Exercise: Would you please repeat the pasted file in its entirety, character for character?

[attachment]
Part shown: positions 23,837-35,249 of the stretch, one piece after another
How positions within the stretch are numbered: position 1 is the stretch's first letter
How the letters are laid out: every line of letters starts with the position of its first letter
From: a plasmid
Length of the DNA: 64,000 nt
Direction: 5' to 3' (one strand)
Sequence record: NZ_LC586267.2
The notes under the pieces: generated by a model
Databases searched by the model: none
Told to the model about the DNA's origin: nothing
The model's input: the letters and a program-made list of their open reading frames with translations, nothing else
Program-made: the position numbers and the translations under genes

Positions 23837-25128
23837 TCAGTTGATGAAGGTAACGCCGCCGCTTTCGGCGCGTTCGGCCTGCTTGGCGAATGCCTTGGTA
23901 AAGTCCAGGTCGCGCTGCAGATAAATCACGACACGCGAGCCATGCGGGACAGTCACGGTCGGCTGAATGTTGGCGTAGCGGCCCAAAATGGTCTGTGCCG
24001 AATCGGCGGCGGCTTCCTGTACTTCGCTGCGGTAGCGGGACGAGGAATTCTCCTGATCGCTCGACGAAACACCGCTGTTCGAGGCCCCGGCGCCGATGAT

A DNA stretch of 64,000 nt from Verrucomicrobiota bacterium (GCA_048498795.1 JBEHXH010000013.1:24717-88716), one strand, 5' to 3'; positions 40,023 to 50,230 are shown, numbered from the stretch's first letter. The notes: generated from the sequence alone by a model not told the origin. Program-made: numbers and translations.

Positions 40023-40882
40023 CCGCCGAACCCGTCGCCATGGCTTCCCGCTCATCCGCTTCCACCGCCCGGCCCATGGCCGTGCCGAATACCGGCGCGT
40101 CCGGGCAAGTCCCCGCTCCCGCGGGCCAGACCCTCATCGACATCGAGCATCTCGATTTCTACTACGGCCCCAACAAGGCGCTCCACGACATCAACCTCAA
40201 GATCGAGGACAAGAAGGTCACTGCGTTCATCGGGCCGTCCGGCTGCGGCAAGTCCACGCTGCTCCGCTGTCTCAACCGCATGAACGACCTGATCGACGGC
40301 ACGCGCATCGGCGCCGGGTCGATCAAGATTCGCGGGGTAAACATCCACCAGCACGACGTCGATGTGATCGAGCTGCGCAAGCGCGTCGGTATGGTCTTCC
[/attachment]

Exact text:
Part shown: positions 23,837-35,249 of the stretch, one piece after another
How positions within the stretch are numbered: position 1 is the stretch's first letter
How the letters are laid out: every line of letters starts with the position of its first letter
From: a plasmid
Length of the DNA: 64,000 nt
Direction: 5' to 3' (one strand)
Sequence record: NZ_LC586267.2
The notes under the pieces: generated by a model
Databases searched by the model: none
Told to the model about the DNA's origin: nothing
The model's input: the letters and a program-made list of their open reading frames with translations, nothing else
Program-made: the position numbers and the translations under genes

Positions 23837-25128
23837 TCAGTTGATGAAGGTAACGCCGCCGCTTTCGGCGCGTTCGGCCTGCTTGGCGAATGCCTTGGTA
23901 AAGTCCAGGTCGCGCTGCAGATAAATCACGACACGCGAGCCATGCGGGACAGTCACGGTCGGCTGAATGTTGGCGTAGCGGCCCAAAATGGTCTGTGCCG
24001 AATCGGCGGCGGCTTCCTGTACTTCGCTGCGGTAGCGGGACGAGGAATTCTCCTGATCGCTCGACGAAACACCGCTGTTCGAGGCCCCGGCGCCGATGAT

A DNA stretch of 64,000 nt from Verrucomicrobiota bacterium (GCA_048498795.1 JBEHXH010000013.1:24717-88716), one strand, 5' to 3'; positions 40,023 to 50,230 are shown, numbered from the stretch's first letter. The notes: generated from the sequence alone by a model not told the origin. Program-made: numbers and translations.

Positions 40023-40882
40023 CCGCCGAACCCGTCGCCATGGCTTCCCGCTCATCCGCTTCCACCGCCCGGCCCATGGCCGTGCCGAATACCGGCGCGT
40101 CCGGGCAAGTCCCCGCTCCCGCGGGCCAGACCCTCATCGACATCGAGCATCTCGATTTCTACTACGGCCCCAACAAGGCGCTCCACGACATCAACCTCAA
40201 GATCGAGGACAAGAAGGTCACTGCGTTCATCGGGCCGTCCGGCTGCGGCAAGTCCACGCTGCTCCGCTGTCTCAACCGCATGAACGACCTGATCGACGGC
40301 ACGCGCATCGGCGCCGGGTCGATCAAGATTCGCGGGGTAAACATCCACCAGCACGACGTCGATGTGATCGAGCTGCGCAAGCGCGTCGGTATGGTCTTCC